I facilitated two unconferences this week. On Monday with our company The Green Land we hosted a 90 minute unconference on (the future of) open government. It was a sweltering day, without much wind. Held on the rooftop of our office building, we had precisely the amount of shade needed to keep all participants out of the sun. With some 20 people from around our network we compared notes on open government, civic tech, and potential collective action. Having built the program with the group I participated in conversations on public versus market roles, what ‘sticks‘ we have in our toolbox when working towards more open government, and the Dutch Common Ground program.

A group in discussion
Groups in conversation

The program
The program

We ended with a fun ‘open government pubquiz’ led by my colleagues Frank and Niene.

(At CaL earlier this month in Canada, someone asked me if I did unconference facilitation as work. I said no, but then realised I had two events lined up this week putting the lie to that ‘no’. This week E suggested we might start offering training on how to host and facilitate an unconference.)

In the context of the collaborative production in eGovernment study (more information on www.ourservices.eu) that a consortium I am part of is carrying out for the European Commission, we have prepared an online survey that is focused on innovators – initiators and evangelists of collaborative online services delivery, people who are improving public services “from the outside”. By collaborative production we mean services that engage citizens/civic associations/businesses in the design, delivery and evaluation of public services, irrespective of the service provider (government, civil society or business).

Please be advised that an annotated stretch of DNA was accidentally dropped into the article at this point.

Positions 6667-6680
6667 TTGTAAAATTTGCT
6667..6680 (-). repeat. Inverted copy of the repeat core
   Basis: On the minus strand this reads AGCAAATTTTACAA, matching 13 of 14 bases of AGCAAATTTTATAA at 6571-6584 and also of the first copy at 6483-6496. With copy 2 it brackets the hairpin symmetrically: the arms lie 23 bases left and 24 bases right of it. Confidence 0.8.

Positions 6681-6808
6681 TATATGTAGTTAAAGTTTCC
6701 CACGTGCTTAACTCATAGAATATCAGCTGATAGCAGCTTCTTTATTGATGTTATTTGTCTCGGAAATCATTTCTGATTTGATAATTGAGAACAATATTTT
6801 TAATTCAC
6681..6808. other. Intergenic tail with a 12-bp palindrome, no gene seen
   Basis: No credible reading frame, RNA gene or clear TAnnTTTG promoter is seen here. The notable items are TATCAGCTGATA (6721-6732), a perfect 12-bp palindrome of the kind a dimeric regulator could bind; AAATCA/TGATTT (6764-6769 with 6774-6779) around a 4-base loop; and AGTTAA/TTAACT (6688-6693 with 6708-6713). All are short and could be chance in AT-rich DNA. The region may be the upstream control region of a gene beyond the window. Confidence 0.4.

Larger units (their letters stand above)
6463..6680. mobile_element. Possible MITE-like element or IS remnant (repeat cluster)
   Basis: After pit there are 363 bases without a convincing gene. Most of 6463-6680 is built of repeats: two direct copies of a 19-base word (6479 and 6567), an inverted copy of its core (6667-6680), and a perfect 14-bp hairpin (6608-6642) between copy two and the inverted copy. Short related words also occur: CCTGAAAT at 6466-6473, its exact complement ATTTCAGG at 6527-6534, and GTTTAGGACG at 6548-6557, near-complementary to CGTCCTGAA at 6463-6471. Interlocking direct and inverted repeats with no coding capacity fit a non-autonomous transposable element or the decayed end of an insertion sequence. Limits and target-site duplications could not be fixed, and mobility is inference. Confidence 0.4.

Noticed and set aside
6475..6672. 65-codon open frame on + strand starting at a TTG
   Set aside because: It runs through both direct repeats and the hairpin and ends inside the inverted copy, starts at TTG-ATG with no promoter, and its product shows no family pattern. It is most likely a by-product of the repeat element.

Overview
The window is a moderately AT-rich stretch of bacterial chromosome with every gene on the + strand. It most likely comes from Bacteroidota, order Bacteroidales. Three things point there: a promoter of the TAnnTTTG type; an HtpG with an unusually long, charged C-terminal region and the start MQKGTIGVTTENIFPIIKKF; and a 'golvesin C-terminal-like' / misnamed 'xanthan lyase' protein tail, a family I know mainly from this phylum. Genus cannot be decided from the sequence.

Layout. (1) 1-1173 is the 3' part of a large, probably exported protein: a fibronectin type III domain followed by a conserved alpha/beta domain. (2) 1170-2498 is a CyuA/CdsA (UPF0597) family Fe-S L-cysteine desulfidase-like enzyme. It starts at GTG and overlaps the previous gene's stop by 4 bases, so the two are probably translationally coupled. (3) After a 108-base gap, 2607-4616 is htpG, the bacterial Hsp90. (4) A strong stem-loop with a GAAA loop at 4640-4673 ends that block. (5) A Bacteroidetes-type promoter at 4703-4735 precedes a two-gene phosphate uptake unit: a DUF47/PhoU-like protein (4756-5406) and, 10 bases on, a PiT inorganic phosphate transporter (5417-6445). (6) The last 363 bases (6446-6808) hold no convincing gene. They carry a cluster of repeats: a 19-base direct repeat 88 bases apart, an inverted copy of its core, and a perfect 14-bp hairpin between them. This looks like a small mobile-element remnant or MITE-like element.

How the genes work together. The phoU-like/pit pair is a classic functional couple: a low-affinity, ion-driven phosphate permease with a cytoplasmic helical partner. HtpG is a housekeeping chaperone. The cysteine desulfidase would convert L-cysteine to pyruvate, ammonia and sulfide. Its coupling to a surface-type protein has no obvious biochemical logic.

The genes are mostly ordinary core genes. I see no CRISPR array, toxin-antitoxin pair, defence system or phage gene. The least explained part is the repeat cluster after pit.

We are very interested in your views on drivers, barriers and impact of collaborative production, and hope you are willing to take part in our survey.
We would also appreciate if you could spread the information about the survey in your networks.
At OurServices.eu I have been collecting examples of collaborative e-government services, and am still adding more. I will also publish there descriptions for each EU Member State concerning these services. You are most welcome to also add your own examples. Please use the form on the website for that.
Below is a map of the over 100 examples of collaborative e-gov services collected so far.

In the presentation below, that Tim Berners Lee gave last February at the TED conference, the creator of the Web talks about what needs to come next: linked data. This is Berners-Lee’s explanation of the semantic web.

The internet used to only connect servers to eacher other. I remember how in the very late ’80s I logged onto a Unix machine at some US University to get some material from that machine using command line entries.
Berners-Lee thought it frustrating that you would find documents and files in all kinds of formats for which you might not have the right software to read it. Out of that frustration came the Web. It didn’t look all that great initially (see pic below), but it meant you could open a document from any machine, and have it link to other documents. The Web connects documents.

Early version of the CERN website.

Now he proposes to link data to eachother, much like we now link documents, and used to link servers to eachother. As the next step in the evolution of the internet.
How he imagines that you can see in the video. It needs loads of raw data however. Data that follows three rules: it is available in open formats, it has an URI, and it links to other data. Hence his call to arms: Raw Data Now!
Given the work I currently do on opening up public service information (PSI) in the Netherlands, I can only subscribe to that call. In his presentation Berners-Lee talks a bit more about what is important about opening up government data.